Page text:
Once Upon A Time...
Now we’re normally pretty humble people (as you know) but we’re going to make an exception today because this Sunday Christian Aid Week, our annual fundraising event, turns 60, making it Britain’s longest running fundraising week of all time.
The weird thing is that Christian Aid Week (or CAW as it is affectionally know - making it sound like the noise a bird makes when it’s angry) actually predates Christian Aid by many years.
It’s confusing. You see the organisation now known as Christian Aid was originally called Christian Reconstruction in Europe when it all kicked off in 1945. We changed the name to the equally snappy Inter-Church Aid and Refugee Service in 1948.
In 1952 we changed it to this symbol - §
(we didn’t really but it would have been cool if we had done).
The final change came in 1964 when we became the Christian Aid you know and love today. But in a M. Night Shyamalan-style twist we were named after a fundraising event that we had started years earlier.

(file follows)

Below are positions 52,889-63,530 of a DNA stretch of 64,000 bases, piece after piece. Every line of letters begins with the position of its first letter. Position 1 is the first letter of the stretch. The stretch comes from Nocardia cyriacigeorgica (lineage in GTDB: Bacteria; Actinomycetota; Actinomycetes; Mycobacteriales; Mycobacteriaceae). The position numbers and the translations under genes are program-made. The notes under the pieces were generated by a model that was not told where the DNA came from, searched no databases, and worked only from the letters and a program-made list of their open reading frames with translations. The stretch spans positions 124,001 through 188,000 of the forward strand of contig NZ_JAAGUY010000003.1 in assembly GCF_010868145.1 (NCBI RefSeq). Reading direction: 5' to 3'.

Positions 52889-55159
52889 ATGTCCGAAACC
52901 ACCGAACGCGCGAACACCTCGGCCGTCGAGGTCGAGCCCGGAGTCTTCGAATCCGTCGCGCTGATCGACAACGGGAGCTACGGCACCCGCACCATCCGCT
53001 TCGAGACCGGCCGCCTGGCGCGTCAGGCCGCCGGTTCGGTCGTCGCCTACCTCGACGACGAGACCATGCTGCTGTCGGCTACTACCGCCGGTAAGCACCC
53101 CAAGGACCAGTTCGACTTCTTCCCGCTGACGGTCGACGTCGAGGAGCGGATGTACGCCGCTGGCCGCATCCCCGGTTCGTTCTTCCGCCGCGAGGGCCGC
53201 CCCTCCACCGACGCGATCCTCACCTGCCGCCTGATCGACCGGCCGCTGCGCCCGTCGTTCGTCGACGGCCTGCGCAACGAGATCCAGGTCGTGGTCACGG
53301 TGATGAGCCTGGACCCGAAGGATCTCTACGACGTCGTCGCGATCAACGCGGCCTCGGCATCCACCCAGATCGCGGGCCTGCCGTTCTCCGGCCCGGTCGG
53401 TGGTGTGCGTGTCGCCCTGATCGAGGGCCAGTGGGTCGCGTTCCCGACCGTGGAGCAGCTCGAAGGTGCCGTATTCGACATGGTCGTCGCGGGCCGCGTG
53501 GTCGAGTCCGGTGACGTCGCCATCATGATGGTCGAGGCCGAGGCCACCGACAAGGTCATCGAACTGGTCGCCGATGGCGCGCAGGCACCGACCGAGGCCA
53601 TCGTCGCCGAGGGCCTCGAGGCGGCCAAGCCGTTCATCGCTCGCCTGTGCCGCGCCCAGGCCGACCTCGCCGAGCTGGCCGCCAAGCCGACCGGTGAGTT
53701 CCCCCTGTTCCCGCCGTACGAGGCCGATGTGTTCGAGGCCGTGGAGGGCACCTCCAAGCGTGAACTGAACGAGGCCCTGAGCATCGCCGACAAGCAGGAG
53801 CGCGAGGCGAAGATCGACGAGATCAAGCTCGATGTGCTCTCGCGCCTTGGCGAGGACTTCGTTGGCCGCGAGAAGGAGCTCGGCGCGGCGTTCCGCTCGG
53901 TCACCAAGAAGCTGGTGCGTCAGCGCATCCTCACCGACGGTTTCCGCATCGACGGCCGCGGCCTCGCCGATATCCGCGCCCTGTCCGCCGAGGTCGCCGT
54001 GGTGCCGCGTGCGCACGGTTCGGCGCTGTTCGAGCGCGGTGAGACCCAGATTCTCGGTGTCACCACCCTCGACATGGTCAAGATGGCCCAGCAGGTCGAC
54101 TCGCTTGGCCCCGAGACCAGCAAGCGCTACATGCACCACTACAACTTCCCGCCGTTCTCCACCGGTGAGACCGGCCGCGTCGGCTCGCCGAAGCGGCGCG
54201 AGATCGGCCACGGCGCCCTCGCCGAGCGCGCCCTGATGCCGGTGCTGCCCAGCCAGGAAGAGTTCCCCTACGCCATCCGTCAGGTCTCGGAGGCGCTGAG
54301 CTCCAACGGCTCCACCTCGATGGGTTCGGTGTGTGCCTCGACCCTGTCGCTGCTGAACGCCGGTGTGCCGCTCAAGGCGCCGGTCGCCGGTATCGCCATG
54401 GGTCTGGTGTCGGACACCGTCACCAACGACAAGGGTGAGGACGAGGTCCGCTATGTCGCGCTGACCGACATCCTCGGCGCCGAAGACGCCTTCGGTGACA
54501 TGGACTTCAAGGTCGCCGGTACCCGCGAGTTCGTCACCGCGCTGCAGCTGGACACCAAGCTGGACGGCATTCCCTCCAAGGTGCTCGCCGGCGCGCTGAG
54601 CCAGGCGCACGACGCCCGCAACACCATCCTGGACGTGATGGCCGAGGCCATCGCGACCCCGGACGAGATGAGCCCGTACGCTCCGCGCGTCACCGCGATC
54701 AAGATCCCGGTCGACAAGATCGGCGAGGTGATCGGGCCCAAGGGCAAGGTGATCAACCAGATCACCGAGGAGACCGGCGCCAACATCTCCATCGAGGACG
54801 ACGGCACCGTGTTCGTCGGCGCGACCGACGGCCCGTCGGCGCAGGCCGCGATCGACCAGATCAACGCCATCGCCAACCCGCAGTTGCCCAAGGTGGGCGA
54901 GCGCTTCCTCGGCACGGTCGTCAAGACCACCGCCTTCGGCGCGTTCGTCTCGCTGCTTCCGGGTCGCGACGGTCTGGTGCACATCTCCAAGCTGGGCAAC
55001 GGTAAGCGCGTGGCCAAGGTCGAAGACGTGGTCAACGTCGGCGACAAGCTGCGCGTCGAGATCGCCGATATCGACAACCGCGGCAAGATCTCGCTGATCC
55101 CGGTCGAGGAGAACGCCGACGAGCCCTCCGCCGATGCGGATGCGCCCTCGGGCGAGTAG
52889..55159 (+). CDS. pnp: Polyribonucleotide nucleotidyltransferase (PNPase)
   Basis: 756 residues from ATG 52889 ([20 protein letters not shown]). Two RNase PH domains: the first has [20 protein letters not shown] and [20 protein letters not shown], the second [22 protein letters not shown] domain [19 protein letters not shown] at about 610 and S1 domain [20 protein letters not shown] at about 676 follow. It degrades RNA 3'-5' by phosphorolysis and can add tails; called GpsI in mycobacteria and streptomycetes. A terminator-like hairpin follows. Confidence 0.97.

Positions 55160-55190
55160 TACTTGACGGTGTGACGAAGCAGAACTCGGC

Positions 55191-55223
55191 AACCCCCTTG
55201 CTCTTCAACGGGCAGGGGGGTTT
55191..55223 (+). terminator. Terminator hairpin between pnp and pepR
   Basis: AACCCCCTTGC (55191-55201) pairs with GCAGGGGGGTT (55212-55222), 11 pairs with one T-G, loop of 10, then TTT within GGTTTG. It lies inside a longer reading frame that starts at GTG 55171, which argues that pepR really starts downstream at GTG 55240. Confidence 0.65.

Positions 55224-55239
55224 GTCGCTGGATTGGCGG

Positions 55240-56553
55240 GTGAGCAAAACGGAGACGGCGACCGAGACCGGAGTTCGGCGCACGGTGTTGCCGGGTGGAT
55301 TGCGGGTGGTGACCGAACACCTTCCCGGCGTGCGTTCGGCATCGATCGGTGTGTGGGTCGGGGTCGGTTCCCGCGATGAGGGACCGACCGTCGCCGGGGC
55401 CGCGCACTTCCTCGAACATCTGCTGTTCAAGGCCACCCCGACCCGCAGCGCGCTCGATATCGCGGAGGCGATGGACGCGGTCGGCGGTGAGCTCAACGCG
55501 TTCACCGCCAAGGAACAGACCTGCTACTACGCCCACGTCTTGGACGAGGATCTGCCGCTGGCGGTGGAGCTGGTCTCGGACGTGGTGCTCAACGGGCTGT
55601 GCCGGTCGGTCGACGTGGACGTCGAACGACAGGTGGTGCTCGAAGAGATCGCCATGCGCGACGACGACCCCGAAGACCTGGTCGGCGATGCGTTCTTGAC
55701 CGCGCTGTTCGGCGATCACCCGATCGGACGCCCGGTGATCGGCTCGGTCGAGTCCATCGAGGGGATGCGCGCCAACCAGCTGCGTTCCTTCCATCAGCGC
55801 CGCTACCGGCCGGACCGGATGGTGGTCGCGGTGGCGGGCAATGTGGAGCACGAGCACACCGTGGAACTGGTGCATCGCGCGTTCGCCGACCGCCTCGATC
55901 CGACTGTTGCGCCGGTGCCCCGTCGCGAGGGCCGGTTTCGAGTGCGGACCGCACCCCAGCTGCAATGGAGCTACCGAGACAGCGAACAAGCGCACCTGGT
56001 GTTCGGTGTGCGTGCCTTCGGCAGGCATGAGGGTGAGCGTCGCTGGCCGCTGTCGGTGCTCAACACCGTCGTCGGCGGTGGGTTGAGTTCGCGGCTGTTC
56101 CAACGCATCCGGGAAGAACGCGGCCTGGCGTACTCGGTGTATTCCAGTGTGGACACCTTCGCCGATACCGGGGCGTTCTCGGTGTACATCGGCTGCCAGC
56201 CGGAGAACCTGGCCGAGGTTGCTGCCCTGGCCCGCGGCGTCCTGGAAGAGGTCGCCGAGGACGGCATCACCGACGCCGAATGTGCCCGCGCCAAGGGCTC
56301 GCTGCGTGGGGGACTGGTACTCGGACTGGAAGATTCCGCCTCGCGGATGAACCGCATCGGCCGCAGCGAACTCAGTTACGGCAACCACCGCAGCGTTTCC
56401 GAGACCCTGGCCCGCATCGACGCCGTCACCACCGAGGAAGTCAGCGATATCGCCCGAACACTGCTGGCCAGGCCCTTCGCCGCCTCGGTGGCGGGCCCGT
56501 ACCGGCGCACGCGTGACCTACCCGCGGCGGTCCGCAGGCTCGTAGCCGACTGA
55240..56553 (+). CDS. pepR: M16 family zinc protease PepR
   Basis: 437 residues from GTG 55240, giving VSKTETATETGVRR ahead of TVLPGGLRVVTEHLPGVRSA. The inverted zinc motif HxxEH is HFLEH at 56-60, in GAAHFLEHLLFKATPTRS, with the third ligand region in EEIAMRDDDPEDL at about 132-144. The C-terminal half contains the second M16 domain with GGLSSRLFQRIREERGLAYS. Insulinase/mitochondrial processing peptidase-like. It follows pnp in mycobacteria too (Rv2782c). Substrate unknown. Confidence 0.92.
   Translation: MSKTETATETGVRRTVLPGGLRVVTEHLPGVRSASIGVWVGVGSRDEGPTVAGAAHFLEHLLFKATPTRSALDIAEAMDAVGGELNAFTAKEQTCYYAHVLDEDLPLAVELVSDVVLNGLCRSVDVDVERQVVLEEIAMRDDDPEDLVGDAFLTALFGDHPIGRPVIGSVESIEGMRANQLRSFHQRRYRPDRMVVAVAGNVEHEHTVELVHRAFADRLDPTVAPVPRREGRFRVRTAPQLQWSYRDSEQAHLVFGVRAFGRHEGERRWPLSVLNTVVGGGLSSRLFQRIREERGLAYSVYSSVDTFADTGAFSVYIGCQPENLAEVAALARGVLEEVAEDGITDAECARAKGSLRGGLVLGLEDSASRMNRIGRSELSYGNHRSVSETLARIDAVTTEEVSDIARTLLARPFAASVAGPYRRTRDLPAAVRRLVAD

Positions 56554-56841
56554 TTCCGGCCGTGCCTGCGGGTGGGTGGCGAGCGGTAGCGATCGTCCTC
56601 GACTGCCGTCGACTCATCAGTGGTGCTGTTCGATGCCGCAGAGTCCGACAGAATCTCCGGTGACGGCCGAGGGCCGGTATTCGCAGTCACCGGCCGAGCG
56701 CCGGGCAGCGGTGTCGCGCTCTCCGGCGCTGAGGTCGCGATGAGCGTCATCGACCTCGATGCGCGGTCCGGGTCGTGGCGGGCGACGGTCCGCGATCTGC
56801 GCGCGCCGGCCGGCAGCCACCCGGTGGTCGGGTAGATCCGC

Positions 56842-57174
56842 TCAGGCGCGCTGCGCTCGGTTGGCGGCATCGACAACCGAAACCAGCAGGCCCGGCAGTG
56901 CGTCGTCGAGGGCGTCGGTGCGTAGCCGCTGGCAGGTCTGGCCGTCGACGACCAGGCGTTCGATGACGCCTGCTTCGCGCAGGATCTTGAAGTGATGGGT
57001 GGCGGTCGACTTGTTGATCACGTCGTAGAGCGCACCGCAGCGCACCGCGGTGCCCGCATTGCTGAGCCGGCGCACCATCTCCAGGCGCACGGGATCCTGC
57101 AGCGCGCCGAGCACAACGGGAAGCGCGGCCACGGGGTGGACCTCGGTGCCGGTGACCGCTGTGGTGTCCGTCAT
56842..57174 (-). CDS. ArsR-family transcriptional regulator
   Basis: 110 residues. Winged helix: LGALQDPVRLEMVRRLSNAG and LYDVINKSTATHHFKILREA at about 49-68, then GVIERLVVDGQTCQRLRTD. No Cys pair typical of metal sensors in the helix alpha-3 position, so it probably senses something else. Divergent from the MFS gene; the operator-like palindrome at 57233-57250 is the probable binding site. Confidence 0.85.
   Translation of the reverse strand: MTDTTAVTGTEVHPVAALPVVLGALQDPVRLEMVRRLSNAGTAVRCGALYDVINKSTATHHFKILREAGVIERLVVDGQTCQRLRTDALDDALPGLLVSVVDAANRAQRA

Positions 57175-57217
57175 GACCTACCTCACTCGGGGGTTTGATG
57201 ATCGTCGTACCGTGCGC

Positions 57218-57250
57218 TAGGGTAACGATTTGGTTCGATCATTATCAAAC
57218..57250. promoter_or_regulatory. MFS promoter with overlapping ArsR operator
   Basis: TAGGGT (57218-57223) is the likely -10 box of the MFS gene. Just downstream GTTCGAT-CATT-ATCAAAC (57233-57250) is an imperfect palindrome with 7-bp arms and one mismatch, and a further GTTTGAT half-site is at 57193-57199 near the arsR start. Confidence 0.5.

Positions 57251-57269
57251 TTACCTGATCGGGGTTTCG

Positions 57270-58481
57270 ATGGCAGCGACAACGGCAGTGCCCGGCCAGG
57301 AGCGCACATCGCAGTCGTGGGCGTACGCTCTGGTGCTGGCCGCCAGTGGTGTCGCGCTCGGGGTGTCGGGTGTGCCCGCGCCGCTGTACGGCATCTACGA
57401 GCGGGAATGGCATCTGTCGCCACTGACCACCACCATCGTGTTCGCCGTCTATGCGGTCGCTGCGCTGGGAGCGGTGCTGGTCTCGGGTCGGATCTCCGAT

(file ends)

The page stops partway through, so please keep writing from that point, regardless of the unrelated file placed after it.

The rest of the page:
Janet Lacey, who was our director in 1957, decided to hold a “Christian Aid Week” to encourage public awareness of all the issues we worked on. It was a massive success with supporters in over 200 towns and villages taking part and raising over £26,000 for overseas development work.
Let’s be clear, TWENTY-SIX grand was some some serious change in the fifties - bearing in mind that a loaf of bread cost 4p at the time - it was the equivalent of a couple of trillion pounds (give or take the odd zero, I can’t do maths but you get the point).
Christian Aid Week was an astonishing win for us. It brought in a huge amount of unrestricted funding which we could immediately use where it was needed most around the world. More than that it was, and still is, the biggest single act of Christian witness ever seen in the UK. Year in, year out, our incredible supporters haul themselves out into the mid-May sunshine (or more likely, rain) and post red envelopes through their neighbours doors.
That red envelope is a symbol, it says that whatever money you have to spare can make a real and impactful difference in the world.
But it isn’t just a symbol - it’s also an actual envelope that you can put money into - which is kind of the point.
And it’s also why in 1964, when we decided to change our name that final time - we picked the phrase Christian Aid. The organisation was named after the event. Not the other way around.